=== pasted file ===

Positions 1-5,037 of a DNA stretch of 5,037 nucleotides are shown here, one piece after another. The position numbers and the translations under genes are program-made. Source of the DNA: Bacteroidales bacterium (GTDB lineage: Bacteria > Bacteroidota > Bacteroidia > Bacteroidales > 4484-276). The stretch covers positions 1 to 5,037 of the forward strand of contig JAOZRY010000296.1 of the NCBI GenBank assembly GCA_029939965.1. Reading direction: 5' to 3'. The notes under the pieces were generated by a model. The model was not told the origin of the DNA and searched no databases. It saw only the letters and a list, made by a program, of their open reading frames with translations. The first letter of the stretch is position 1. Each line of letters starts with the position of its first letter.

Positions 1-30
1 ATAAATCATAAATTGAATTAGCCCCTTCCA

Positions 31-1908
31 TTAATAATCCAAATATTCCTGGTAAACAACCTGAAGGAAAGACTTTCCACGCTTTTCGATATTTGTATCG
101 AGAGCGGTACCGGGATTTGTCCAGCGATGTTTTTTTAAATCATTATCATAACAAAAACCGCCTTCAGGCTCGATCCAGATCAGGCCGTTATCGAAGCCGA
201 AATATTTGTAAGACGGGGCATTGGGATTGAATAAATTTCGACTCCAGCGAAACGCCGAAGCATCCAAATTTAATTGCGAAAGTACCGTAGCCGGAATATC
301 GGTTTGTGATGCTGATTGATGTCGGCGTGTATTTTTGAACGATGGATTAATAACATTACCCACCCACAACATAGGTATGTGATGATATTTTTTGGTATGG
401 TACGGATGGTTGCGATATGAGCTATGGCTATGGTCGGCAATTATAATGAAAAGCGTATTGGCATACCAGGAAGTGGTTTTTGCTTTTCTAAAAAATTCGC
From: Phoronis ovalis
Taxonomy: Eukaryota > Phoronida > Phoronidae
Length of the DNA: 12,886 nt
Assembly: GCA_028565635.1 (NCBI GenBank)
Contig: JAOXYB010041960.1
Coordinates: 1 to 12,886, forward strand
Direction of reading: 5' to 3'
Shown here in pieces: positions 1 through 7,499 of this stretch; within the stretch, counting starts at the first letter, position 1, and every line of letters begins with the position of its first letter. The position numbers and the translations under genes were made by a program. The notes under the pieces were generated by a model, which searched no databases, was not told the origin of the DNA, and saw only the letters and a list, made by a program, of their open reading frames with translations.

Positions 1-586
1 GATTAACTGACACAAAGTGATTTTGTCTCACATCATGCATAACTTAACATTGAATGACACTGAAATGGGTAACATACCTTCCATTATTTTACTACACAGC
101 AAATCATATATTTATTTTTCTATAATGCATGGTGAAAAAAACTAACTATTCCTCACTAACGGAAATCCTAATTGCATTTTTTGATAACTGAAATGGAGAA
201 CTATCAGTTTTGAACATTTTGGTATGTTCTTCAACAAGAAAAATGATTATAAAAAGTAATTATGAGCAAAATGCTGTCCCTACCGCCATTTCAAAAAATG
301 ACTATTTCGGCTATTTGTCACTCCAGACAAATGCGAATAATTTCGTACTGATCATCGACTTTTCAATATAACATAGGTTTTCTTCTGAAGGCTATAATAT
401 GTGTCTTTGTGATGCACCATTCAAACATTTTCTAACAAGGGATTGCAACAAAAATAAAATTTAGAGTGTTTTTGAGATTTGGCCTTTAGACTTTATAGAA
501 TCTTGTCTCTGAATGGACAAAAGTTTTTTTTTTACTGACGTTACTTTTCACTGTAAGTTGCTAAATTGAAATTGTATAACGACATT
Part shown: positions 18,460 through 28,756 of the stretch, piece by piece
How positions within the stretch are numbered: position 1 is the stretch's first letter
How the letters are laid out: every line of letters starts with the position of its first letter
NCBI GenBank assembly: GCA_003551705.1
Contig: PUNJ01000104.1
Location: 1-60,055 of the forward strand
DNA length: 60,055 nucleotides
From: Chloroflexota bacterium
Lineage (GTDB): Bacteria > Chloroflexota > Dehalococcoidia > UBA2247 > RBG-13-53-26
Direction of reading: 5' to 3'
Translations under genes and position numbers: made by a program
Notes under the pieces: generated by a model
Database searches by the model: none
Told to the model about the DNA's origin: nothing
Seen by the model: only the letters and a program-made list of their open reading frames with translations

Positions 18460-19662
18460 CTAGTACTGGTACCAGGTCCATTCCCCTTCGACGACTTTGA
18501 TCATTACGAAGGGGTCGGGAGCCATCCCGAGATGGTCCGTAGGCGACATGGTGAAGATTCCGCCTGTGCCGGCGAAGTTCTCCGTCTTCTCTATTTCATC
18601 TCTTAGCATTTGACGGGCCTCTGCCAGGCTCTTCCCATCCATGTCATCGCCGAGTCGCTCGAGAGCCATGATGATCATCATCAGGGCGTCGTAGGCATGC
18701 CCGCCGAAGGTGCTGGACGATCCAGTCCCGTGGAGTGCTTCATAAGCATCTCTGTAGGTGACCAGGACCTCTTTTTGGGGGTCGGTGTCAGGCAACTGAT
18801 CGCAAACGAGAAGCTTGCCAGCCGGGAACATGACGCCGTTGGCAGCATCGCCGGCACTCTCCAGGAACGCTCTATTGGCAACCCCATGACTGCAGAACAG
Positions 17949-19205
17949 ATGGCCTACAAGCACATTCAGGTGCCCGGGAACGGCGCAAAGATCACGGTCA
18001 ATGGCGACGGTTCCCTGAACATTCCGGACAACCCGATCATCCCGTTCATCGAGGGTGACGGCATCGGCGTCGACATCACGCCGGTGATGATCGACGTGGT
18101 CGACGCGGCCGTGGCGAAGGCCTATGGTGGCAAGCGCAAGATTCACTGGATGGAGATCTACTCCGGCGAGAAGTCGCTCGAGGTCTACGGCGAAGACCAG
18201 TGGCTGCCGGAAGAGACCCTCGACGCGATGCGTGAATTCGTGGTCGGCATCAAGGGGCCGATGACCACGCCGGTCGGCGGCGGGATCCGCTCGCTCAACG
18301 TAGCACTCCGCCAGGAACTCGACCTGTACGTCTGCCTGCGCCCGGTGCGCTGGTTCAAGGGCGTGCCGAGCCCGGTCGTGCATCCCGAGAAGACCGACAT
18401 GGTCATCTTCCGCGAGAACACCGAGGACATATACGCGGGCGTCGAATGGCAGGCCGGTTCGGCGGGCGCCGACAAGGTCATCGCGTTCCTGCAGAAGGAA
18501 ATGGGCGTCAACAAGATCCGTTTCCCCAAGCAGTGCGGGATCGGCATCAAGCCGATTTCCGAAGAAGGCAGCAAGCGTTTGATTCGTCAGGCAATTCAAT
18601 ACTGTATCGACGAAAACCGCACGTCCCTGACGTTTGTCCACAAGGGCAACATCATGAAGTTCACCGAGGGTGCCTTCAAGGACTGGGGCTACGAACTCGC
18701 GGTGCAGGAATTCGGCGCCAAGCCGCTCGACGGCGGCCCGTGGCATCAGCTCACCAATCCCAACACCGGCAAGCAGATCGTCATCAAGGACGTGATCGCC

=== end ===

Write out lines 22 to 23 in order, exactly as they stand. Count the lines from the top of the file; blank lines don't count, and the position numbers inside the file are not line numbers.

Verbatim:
301 ACTATTTCGGCTATTTGTCACTCCAGACAAATGCGAATAATTTCGTACTGATCATCGACTTTTCAATATAACATAGGTTTTCTTCTGAAGGCTATAATAT
401 GTGTCTTTGTGATGCACCATTCAAACATTTTCTAACAAGGGATTGCAACAAAAATAAAATTTAGAGTGTTTTTGAGATTTGGCCTTTAGACTTTATAGAA